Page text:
Muscat: This week, as part of a fortnightly series of articles on the recent developments regarding taxes, we provide certain insights on the government’s plan to levy new taxes – VAT and excise tax – and their impact, specifically on import of goods and services. These taxes could be applicable in addition to the existing customs duty on imported goods. Currently, imports of goods into Oman are subject to customs duty under the Common Customs Law of the GCC states. The duty is levied at a rate of 5 per cent on most goods with the exception of a higher duty on some specified goods such as alcohol and tobacco. There are also certain exemptions available under the Common Customs Law on imports of certain goods and upon meeting certain conditions as prescribed.
Value added tax
The GCC states, including Oman, are targeting to introduce a Value Added Tax in 2018. Based on the recent announcements that the Saudi cabinet has provided its final approval to the GCC framework agreement and with reports of the recent signing of the GCC framework by Bahrain, it is understood that the GCC framework agreement has now been signed by all the GCC states. While the VAT framework is expected to only set out key VAT principles, once ratified it would clear the way for each GCC state to release its own national VAT laws based on those principles.
Imposition of VAT on import
VAT is a tax on the final consumption of goods and services but collected at various stages of the supply chain, including on the importation of most goods and services. The VAT rate on imported goods and services would be the same as applicable on supplies in Oman.
It is expected that VAT on goods would be collected along with the customs duty at the time of import by the customs authority. VAT is typically applied on the total landed value of goods—that is, on the customs value, plus any customs duty, plus any other charges such as freight and insurance. With the proposed excise tax expected to be implemented sometime in 2017, this may also become part of the landed cost for VAT purposes.
The import of services would also be subject to VAT where the recipient of services is registered for VAT in Oman. VAT on the import of services operates on a “reverse charge” or “self-accounting” basis whereby the recipient of the services would be required to self-declare the value of the import of services and discharge the VAT liability. This is similar to self-declaration and payment of duties on the import of goods. The distinction is that whilst the import of goods is subject to physical control in the form of customs clearance through filing of appropriate documents with the authorities, the import of services does not go through a similar process. Consequently, it is the obligation of the importer of services to self-declare and pay VAT.
In both instances, payments to the overseas supplier of either the goods or the services would require documentation and compliance with the procedures that would be prescribed under the Omani VAT law in terms of filing of VAT returns and audit of such returns.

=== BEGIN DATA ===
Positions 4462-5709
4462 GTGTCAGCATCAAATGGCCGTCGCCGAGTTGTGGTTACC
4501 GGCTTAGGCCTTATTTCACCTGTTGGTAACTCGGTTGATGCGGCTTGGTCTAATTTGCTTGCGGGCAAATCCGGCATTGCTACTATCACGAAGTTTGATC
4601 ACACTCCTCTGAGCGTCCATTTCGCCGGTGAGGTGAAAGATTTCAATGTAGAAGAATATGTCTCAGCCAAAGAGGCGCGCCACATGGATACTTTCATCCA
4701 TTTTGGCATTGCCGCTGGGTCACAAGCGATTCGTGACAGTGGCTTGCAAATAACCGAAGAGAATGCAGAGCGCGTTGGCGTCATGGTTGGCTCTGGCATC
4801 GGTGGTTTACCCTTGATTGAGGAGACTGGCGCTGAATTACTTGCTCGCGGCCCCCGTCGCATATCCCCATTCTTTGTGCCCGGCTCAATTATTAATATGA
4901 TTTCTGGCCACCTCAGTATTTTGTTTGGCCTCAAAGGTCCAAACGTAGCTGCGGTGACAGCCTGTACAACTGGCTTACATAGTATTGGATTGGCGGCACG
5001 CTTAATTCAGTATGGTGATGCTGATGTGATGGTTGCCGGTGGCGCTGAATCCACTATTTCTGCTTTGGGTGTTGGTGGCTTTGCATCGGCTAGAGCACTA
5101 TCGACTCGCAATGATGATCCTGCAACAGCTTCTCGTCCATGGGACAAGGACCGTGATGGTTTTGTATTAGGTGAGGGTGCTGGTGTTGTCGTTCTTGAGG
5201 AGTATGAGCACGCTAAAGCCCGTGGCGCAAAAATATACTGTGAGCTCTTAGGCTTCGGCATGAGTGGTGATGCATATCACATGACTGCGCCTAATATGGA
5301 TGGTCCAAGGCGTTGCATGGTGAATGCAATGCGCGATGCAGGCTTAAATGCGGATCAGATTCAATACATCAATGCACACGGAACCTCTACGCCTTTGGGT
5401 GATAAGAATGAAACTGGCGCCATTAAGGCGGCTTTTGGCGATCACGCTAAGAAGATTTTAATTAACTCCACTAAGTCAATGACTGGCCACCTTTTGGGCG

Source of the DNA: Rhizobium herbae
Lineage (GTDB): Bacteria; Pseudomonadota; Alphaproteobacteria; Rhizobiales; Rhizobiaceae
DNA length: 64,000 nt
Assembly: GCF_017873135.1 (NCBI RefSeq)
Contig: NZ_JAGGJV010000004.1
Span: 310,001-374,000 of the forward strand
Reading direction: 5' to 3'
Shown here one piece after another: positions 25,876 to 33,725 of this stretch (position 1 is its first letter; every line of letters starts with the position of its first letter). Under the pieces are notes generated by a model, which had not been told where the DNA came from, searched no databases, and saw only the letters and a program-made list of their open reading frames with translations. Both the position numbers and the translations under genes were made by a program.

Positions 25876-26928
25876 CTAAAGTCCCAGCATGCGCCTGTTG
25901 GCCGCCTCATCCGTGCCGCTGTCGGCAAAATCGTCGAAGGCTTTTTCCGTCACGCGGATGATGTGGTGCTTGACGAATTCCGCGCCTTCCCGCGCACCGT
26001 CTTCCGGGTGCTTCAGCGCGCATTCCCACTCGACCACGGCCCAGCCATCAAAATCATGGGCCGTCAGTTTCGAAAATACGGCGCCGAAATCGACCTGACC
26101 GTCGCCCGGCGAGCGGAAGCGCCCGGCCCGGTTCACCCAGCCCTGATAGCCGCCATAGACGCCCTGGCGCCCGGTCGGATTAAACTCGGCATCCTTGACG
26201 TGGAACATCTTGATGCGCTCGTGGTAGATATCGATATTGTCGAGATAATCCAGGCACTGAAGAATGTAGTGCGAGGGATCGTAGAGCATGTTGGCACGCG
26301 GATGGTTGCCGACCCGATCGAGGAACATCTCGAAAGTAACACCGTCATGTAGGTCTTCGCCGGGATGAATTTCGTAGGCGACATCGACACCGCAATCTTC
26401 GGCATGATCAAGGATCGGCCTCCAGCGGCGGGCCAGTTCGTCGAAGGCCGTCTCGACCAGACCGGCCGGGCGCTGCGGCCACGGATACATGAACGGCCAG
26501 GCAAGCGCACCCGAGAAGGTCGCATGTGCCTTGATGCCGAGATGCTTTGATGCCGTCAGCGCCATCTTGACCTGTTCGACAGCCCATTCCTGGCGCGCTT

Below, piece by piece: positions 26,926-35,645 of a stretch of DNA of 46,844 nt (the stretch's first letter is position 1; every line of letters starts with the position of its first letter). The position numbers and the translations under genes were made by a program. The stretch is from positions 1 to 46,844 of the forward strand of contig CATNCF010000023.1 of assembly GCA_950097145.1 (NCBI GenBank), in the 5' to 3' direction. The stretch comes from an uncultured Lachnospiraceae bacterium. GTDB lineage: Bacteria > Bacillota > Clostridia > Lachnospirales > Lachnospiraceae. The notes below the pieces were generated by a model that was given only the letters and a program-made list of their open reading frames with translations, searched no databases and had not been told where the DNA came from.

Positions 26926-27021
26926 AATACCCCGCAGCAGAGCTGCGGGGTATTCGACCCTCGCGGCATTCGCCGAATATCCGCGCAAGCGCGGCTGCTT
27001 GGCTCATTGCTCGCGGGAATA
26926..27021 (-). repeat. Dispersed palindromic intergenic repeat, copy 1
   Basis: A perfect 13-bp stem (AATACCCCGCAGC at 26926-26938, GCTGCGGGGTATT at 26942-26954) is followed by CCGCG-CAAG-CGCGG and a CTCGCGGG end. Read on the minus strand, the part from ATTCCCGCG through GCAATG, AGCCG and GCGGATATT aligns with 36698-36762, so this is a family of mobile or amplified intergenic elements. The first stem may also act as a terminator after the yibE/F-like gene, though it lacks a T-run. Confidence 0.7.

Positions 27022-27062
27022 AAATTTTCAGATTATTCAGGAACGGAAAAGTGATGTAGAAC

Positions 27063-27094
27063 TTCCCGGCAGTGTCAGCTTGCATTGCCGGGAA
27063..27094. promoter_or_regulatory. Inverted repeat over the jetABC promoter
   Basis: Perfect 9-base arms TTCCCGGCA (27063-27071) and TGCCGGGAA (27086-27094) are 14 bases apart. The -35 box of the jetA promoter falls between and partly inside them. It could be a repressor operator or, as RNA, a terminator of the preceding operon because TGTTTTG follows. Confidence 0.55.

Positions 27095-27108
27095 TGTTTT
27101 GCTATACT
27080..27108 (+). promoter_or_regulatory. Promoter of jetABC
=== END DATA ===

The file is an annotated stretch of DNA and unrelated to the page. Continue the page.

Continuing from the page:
Unlike customs duty and the proposed Excise Tax, in the case of VAT, the importer of goods and services would be eligible to offset the import VAT suffered in their next VAT return to the extent the imported goods and services are used in making taxable supplies (standard rated or zero rated).
The self-accounting of VAT on imported services can be offset in the very same VAT return, mitigating any impact on cash flow. However, the payment of import VAT in the first place on import of goods and then the claim for the credit in the next VAT return can create a significant financial burden in terms of cash flows. To mitigate the cash flow impact, many international VAT laws provide for the deferral of payment of VAT on imported goods until the next VAT return is due, thus addressing the issue of any adverse cash flow impact. We expect that the GCC framework agreement would allow for the provision of similar VAT deferral schemes.
The GCC states are planning to levy excise tax in 2017 at rates of up to 100 per cent on a number of "harmful" goods, such as alcohol, tobacco, soft drinks and energy drinks. The excise tax would also be levied on the import of such harmful products and it is expected to be collected by the customs authority. Excise tax would be levied in addition to the customs duty and proposed VAT.
With the imposition of excise tax and VAT, the cost of importation to the extent credit is not available for import VAT suffered will go up. It is time for businesses to gear up for the new taxes and start analysing their impact. They should determine whether they have the necessary systems and processes in place to comply with these new taxes, understand how it will impact their acquisition costs and their demand. Finally, businesses need to consider whether they can pass some, or all, of these additional imposts on to their customers or whether they be forced to absorb some of these, impacting their profitability.